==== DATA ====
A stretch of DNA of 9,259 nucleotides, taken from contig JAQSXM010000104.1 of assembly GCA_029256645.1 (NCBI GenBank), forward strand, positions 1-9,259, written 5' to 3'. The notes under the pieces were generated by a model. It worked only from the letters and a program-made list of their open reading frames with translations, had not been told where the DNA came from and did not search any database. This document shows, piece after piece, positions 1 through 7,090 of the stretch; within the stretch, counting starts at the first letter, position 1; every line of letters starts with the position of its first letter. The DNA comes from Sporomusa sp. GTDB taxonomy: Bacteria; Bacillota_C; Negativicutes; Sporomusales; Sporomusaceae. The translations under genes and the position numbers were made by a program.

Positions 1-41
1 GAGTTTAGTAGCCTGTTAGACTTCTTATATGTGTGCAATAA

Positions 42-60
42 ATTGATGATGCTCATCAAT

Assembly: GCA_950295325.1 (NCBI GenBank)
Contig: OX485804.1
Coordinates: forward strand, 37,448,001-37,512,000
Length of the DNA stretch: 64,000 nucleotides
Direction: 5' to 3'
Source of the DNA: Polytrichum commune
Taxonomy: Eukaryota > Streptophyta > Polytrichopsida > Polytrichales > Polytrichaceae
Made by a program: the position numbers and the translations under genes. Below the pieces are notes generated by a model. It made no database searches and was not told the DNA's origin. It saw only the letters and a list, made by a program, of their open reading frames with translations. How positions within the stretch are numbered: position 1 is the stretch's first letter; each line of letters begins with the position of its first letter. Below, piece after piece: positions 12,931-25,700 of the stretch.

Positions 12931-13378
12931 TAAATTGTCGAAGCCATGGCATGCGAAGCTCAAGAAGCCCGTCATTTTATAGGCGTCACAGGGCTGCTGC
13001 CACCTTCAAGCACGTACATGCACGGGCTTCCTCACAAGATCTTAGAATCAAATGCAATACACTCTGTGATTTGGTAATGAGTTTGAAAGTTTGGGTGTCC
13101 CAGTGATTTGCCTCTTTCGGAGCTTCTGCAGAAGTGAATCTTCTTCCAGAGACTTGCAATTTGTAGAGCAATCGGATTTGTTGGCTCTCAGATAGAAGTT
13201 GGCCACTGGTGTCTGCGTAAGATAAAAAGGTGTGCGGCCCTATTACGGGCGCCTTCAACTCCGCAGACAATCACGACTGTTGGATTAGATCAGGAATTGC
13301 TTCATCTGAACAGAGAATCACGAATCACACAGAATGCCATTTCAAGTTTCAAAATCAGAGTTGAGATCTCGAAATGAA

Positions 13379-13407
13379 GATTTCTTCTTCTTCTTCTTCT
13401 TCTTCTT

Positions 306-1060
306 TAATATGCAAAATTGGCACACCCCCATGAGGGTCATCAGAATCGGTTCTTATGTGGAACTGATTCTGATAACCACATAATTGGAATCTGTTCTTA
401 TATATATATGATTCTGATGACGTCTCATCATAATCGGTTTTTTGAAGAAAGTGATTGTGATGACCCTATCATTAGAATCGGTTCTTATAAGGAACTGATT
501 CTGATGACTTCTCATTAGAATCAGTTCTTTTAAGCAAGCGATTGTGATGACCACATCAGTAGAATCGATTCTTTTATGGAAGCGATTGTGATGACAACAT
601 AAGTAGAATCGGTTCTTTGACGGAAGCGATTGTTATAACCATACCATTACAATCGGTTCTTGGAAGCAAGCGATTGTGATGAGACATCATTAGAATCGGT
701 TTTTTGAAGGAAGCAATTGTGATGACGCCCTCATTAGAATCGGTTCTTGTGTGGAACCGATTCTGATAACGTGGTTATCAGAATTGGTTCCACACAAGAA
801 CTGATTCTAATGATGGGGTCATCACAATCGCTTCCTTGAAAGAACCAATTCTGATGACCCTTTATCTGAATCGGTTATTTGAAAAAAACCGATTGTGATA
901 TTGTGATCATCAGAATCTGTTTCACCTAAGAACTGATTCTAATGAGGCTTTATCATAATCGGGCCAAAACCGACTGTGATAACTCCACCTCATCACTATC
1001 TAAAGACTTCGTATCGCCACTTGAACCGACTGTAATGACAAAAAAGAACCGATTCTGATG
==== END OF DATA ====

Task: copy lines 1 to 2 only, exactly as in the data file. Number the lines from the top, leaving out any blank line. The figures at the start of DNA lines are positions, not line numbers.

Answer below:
A stretch of DNA of 9,259 nucleotides, taken from contig JAQSXM010000104.1 of assembly GCA_029256645.1 (NCBI GenBank), forward strand, positions 1-9,259, written 5' to 3'. The notes under the pieces were generated by a model. It worked only from the letters and a program-made list of their open reading frames with translations, had not been told where the DNA came from and did not search any database. This document shows, piece after piece, positions 1 through 7,090 of the stretch; within the stretch, counting starts at the first letter, position 1; every line of letters starts with the position of its first letter. The DNA comes from Sporomusa sp. GTDB taxonomy: Bacteria; Bacillota_C; Negativicutes; Sporomusales; Sporomusaceae. The translations under genes and the position numbers were made by a program.

Positions 1-41